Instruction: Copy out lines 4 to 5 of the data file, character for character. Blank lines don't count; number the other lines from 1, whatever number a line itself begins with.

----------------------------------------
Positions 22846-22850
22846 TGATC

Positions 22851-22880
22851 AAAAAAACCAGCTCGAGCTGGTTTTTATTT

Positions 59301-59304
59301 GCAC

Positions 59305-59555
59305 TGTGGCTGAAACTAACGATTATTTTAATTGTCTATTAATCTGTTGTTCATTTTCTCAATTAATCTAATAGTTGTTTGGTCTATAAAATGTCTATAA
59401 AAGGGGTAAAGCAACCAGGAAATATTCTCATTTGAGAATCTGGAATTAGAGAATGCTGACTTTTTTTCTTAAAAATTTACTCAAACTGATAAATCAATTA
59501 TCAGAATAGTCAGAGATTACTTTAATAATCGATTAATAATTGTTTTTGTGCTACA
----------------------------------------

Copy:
22851 AAAAAAACCAGCTCGAGCTGGTTTTTATTT

Positions 59301-59304